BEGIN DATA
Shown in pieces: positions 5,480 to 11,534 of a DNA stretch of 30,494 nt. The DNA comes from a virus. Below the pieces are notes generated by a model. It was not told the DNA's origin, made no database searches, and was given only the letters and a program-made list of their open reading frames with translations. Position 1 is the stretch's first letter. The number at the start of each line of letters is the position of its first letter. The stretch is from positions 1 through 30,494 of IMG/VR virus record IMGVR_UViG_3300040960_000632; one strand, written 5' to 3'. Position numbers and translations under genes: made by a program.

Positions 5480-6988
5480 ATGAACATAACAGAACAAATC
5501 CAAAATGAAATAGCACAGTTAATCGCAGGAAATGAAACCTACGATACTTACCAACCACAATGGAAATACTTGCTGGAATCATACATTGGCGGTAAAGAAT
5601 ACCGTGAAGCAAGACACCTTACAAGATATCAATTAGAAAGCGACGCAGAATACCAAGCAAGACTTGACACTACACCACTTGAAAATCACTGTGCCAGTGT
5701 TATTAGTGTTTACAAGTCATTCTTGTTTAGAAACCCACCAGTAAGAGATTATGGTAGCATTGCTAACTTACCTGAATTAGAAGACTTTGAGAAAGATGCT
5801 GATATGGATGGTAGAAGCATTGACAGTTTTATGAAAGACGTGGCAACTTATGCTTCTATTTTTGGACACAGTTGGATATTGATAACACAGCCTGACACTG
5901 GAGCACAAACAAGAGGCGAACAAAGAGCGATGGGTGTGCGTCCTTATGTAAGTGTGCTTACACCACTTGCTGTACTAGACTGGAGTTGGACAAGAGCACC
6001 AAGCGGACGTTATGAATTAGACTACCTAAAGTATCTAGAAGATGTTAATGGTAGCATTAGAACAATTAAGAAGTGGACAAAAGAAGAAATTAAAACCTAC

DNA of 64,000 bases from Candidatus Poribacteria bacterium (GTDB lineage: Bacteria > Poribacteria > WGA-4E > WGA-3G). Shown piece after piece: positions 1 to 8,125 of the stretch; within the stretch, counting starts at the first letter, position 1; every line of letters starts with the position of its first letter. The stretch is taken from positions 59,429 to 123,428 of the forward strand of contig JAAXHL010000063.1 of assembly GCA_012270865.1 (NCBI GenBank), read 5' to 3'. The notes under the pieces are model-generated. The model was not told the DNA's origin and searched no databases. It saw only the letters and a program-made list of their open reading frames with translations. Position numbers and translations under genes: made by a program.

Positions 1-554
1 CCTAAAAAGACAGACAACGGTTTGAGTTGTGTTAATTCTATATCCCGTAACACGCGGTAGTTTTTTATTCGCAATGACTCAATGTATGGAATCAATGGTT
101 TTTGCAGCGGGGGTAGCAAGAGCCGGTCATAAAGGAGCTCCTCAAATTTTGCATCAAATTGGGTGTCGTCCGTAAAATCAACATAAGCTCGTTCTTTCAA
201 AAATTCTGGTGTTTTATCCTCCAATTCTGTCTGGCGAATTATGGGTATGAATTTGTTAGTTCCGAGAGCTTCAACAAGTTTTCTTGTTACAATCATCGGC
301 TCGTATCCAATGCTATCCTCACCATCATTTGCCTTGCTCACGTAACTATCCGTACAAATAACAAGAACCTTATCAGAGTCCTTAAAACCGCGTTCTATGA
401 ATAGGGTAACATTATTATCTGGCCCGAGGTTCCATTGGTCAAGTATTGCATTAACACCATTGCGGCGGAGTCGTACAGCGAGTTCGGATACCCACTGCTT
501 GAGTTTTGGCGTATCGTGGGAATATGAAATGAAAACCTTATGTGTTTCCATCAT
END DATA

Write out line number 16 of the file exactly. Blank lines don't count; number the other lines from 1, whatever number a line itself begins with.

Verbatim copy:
401 ATAGGGTAACATTATTATCTGGCCCGAGGTTCCATTGGTCAAGTATTGCATTAACACCATTGCGGCGGAGTCGTACAGCGAGTTCGGATACCCACTGCTT